Follow this link to skip to the main content NASA Jet Propulsion Laboratory California Institute of Technology JPL HOME EARTH SOLAR SYSTEM STARS & GALAXIES SCIENCE & TECHNOLOGY BRING THE UNIVERSE TO YOU JPL Email News RSS Mobile Video
JPL Banner
Mars Science Laboratory
Home
MULTIMEDIA

Images

In the Payload Hazardous Servicing Facility at NASA's Kennedy Space Center in Florida, a section of the Atlas V payload fairing for NASA's Mars Science Laboratory (MSL) mission hangs vertically from the ceiling.
10.06.2011
Payload Fairing Upright
CAPE CANAVERAL, Fla. -- In the Payload Hazardous Servicing Facility at NASA's Kennedy Space Center in Florida, a section of the Atlas V payload fairing for NASA's Mars Science Laboratory (MSL) mission hangs vertically from the ceiling. The fairing has been uncovered, revealing the fairing acoustic protection (FAP) system lining its interior. The FAP protects the payload by dampening the sound created by the rocket during liftoff. Next, the fairing will be cleaned to meet NASA's planetary protection requirements. The fairing will protect the spacecraft from the impact of aerodynamic pressure and heating during ascent. Although jettisoned once the spacecraft is outside the Earth's atmosphere, the fairing must be cleaned to the same exacting standards as the laboratory to avoid the possibility of contaminating it. MSL's components include a compact car-sized rover, Curiosity, which has 10 science instruments designed to search for evidence on whether Mars has had environments favorable to microbial life, including the chemical ingredients for life. The unique rover will use a laser to look inside rocks and release its gasses so that the rover's spectrometer can analyze and send the data back to Earth. Launch of MSL aboard a United Launch Alliance Atlas V rocket is planned for Nov. 25 from Space Launch Complex 41 on Cape Canaveral Air Force Station. For more information, visit http://www.nasa.gov/msl.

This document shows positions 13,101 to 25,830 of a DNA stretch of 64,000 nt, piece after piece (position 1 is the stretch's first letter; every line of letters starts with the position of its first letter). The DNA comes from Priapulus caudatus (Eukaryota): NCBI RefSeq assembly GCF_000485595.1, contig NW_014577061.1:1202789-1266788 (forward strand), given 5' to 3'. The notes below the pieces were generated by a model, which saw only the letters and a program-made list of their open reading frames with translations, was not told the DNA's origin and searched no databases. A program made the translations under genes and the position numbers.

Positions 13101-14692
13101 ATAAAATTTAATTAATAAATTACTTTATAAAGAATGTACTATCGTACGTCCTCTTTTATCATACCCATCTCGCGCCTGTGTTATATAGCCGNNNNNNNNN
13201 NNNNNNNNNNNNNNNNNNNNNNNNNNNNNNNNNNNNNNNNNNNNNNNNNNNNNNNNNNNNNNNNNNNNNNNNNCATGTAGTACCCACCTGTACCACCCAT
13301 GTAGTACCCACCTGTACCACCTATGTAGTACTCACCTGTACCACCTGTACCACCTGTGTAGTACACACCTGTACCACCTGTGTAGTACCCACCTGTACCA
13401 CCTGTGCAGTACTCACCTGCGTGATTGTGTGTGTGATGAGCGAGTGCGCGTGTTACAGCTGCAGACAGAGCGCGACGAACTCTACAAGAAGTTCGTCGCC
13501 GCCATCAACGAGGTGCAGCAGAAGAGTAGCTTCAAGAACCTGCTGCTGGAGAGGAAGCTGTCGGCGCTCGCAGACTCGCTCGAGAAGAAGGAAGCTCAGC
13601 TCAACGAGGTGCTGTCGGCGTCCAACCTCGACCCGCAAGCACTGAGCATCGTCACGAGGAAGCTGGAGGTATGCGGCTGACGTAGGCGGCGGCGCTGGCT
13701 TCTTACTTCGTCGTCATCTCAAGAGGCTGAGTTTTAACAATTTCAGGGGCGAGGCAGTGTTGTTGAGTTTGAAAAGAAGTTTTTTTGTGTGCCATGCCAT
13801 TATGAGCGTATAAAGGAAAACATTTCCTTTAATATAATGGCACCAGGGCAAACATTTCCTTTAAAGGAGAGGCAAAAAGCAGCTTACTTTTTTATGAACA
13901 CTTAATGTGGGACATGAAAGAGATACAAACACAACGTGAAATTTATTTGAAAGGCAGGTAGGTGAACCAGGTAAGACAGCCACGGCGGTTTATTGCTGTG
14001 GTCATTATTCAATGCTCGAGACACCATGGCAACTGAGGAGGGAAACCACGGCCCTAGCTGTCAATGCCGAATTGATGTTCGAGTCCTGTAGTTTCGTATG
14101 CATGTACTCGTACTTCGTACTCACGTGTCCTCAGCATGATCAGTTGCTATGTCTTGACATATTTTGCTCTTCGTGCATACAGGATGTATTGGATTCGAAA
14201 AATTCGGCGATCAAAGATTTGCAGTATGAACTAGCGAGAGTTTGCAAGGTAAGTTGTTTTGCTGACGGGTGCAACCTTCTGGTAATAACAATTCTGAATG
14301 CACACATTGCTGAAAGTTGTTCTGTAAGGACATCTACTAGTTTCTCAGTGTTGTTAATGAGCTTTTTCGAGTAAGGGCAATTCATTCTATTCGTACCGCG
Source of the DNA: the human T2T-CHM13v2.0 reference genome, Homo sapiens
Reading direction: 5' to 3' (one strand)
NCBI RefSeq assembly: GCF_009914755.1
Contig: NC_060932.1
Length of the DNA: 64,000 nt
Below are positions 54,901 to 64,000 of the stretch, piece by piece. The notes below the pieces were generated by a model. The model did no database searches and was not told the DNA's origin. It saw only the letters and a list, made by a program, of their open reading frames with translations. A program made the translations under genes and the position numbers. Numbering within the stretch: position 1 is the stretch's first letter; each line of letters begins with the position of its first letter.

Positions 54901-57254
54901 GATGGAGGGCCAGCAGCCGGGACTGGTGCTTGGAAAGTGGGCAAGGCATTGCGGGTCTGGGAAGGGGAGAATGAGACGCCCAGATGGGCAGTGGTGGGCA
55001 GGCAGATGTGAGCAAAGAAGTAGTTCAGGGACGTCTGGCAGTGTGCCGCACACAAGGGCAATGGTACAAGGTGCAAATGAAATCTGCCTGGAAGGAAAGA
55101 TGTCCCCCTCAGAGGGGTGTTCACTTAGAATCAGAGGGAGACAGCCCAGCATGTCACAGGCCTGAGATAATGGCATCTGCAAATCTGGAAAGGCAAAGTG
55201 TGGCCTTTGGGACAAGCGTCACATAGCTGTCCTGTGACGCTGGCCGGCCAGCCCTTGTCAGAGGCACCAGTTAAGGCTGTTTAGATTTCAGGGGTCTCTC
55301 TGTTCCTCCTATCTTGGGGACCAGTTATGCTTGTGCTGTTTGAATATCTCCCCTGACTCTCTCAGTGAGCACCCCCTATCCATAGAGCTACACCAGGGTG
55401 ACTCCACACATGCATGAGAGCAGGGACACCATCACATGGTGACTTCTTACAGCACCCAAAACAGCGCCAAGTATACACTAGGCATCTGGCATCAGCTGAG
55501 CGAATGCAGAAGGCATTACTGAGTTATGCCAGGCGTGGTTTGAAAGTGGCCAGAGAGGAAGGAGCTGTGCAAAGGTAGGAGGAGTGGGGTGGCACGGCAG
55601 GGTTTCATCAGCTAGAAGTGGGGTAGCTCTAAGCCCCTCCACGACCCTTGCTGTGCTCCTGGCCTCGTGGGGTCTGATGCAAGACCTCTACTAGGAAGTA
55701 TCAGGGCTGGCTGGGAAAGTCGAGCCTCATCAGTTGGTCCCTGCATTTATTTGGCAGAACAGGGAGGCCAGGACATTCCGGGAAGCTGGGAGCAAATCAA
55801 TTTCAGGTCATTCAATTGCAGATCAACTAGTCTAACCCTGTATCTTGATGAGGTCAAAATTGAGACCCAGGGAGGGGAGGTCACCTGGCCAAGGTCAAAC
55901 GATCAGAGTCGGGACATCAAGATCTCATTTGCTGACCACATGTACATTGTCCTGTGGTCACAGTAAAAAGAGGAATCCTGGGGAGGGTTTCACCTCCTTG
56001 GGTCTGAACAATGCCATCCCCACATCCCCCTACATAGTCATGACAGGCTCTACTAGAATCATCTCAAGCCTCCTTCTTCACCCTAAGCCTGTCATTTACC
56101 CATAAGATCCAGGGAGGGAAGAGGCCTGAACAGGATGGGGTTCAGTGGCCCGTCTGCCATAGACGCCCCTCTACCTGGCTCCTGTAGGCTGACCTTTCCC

Image Credit: NASA/JPL-Caltech

Browse Image  |  Medium Image  |  Full Res Image

<< RETURN TO IMAGES

USA.gov
PRIVACY     FAQ     SITEMAP     FEEDBACK     IMAGE POLICY